A beautiful and mysterious visitor

In Neil’s previous blog about mistaken identities it was brought to light that many cats share similar physical characteristics. This came home to roost for me, quite literally, when one of my neighbor’s cats went missing and a cat who fit his description showed up in our garage, then took to visiting our deck chairs when the sun was hitting them just right. The neighbor’s missing cat is a young, svelte grey tabby with green eyes, as is the cat who decided our house seemed like a cool place to hang. (Rest assured that Boss Cat, Lorenzo did not find this new addition to our yard a plus, although no cats were harmed in the making of this story. There was some hissing, that’s it.) Our neighbor’s cat is named Jerry – his name has been changed here to protect his identity.

The Boss is not happy

Before we move into act two, I should back up in time and say that last spring “lost” posters surfaced in our neighborhood featuring a missing cat named Suki (also a nom de blog) who is a young – you guessed it – svelte grey tabby with green eyes. Suki was not wearing a collar when she wandered away from home. Suki’s poster has remained up since its original posting and when I attempted to contact the person who posted it I never received a response.

You don’t mind if I sit here and soak up some rays, do you?

Back to our story. I managed to get a couple photos of our visitor, who did not have a collar, but I resisted attempting the intimacy of sexing them. Yes, I typed “them.” It’s 2021. So, I texted the photos to my neighbor and asked her if the cat in my yard was Jerry. She replied, “Looks very much like him!” And asked if I could ring her next time I saw him and possibly keep a hold of him until she could come see him for herself. I agreed that I would indeed try should we see the cat again. She then told me that the cat in the photos looked very much like another neighbor’s cat, Bentley (yep, not that cat’s real name, either). I asked her if Jerry by chance had a collar. She said he did not. Not only did I detect the patterns of tabby cats forming, but patterns in human behavior, as well. What’s up with no collars on outdoor kitties, people?

Not my cat

To be fair, Lorenzo has shed his fair share of collars over the years. There must be some place he goes where he gets the squirrels or raccoons or foxes (he’s notoriously friendly with a local fox family) to help him wiggle out. But, undaunted by his cunning I am adamant that he wear some visible form of ID. He’s a 10 pound black cat with yellow eyes and a white bikini pattern on his tummy. It goes without saying that he could easily be mistaken for any number of his compatriots. My algebra here is Lorenzo = X shed collars + 1.

Back to Jerry. The following day, my neighbor texted me to say that Jerry had come home safe and sound. He’d been hiding out at another neighbor’s house. So clearly our visitor was (and sometimes continues to be) Bentley. Lorenzo continues to be unamused. I continue to crusade for visible pet ID.


Back in the day before it became a fashion statement to put a name tag on your dog, I lived in a small town (well, it was then, anyway) in Northern Virginia. Our next door neighbors had a beautiful, classical brown and white with dark muzzle Boxer dog named Orion. Orion was a fabulous dog and an occasional playmate of mine. I love Boxers to this day. All our neighbors were lovely and to the best of my childhood knowledge we all got along. I never heard either of my parents say a negative word about any of them. My parents were, however, particularly friendly with the folks next door, Mr. and Mrs. B., Orion’s people. We shared keys to each other houses and the grownups got together frequently for cocktails and dinner. Very 1960s.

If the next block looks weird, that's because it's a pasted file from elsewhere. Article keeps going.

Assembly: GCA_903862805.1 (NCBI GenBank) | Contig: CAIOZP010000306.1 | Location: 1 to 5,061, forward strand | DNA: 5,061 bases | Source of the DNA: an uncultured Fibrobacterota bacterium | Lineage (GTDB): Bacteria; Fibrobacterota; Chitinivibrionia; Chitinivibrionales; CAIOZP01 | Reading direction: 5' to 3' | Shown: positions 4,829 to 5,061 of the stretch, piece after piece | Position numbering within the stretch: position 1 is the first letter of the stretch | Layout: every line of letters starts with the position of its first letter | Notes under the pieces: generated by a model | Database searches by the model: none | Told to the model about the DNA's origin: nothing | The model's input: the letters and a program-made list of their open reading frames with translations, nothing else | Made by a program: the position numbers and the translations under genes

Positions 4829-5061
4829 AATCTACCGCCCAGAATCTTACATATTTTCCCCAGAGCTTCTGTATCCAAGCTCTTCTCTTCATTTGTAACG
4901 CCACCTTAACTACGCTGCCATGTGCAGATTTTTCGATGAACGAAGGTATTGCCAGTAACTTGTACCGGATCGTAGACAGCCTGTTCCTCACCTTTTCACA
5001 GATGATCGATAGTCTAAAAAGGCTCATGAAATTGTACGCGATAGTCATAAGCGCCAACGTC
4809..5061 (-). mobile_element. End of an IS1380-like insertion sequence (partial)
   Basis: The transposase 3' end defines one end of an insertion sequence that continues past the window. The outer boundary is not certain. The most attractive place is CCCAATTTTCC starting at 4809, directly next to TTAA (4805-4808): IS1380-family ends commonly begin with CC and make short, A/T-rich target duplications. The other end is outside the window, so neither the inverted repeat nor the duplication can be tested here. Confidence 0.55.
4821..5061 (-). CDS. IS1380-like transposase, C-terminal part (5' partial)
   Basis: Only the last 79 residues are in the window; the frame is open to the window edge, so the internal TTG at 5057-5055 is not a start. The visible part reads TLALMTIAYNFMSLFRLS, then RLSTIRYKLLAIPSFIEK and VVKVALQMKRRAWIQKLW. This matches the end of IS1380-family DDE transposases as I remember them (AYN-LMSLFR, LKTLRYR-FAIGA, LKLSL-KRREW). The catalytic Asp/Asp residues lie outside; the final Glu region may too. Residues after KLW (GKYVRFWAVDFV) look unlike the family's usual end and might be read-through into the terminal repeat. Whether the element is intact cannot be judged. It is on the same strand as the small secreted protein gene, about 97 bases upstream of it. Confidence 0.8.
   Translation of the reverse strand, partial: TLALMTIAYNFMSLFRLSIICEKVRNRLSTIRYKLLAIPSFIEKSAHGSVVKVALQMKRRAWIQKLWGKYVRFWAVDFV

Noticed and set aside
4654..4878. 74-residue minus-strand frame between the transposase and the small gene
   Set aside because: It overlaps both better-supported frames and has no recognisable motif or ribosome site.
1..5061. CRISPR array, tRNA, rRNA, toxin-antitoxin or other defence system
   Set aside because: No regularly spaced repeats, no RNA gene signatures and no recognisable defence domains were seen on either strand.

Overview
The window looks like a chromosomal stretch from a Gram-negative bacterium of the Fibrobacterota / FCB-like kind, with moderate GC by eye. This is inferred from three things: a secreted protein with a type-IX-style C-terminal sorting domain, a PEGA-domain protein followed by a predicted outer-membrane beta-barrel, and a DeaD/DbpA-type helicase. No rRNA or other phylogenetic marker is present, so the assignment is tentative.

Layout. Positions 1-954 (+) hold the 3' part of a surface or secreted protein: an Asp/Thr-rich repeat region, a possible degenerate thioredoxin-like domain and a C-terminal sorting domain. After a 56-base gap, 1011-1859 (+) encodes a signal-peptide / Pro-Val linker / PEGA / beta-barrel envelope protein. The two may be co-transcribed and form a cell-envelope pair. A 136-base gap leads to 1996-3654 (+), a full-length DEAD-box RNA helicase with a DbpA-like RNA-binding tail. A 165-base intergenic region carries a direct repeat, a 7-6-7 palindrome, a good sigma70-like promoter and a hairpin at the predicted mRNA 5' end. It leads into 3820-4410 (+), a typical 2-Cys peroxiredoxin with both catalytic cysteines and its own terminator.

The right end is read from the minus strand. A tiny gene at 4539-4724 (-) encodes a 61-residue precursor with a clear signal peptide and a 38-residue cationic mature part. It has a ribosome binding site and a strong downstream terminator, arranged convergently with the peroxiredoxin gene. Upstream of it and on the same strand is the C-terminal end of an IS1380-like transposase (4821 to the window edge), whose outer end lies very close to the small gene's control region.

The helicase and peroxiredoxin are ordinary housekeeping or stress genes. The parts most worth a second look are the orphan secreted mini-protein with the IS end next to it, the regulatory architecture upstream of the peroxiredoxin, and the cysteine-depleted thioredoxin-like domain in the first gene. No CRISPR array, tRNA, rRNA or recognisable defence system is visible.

Boxer classic

Both the B.s worked full time jobs, which was rare in those days. One temperate afternoon in the early spring when the B.’s were at work and their adolescent son was at school, my mother left the house to go to an appointment. We lived on a cul de sac on top of a hill. As my mother pulled out of the driveway, she saw in her rearview mirror a dog standing in the middle of the street. It was Orion, the beautiful brown and white Boxer from next door. No cars were coming (the bonus of cul de sacs on hills), so my mom merely stopped the car, got out and called to the dog. He happily trotted toward her. Thinking now that taking the dog into the backyard, retrieving the B.’s key from our house, then taking Orion into his house would all make her late to her appointment, my mom simply took the dog gently by the collar and put him in the B.’s backyard. Then off she went to her appointment.

A few hours later, my mother drove home and as she got to the top of the hill she saw in the second floor picture window of the B.’s house Orion staring back at her. That’s weird, she thought. How did he get into the house? She parked the car in the driveway and just as she was sorting out in her mind how Orion had made his way back into the house (had the B.’s installed a new fangled dog door?) she noticed Orion in the corner of the B.’s backyard. Then the lightbulb went on. The dog in the backyard wasn’t Orion. Orion had been inside his house all along. But who was the dog in the backyard? Yikes!

Orion’s house with his second floor lookout

To this day, I’m not sure who the other dog was. Knowing my mom, she went to great lengths to find out. Such a beautiful dog must surely have been well loved. What I do remember is  that with every telling of this story over the years my mother emphasized how glad she was that she hadn’t put the unknown dog inside the B.’s house, especially with Orion already there! At least the dog was wearing a collar. Even if his name wasn’t on it.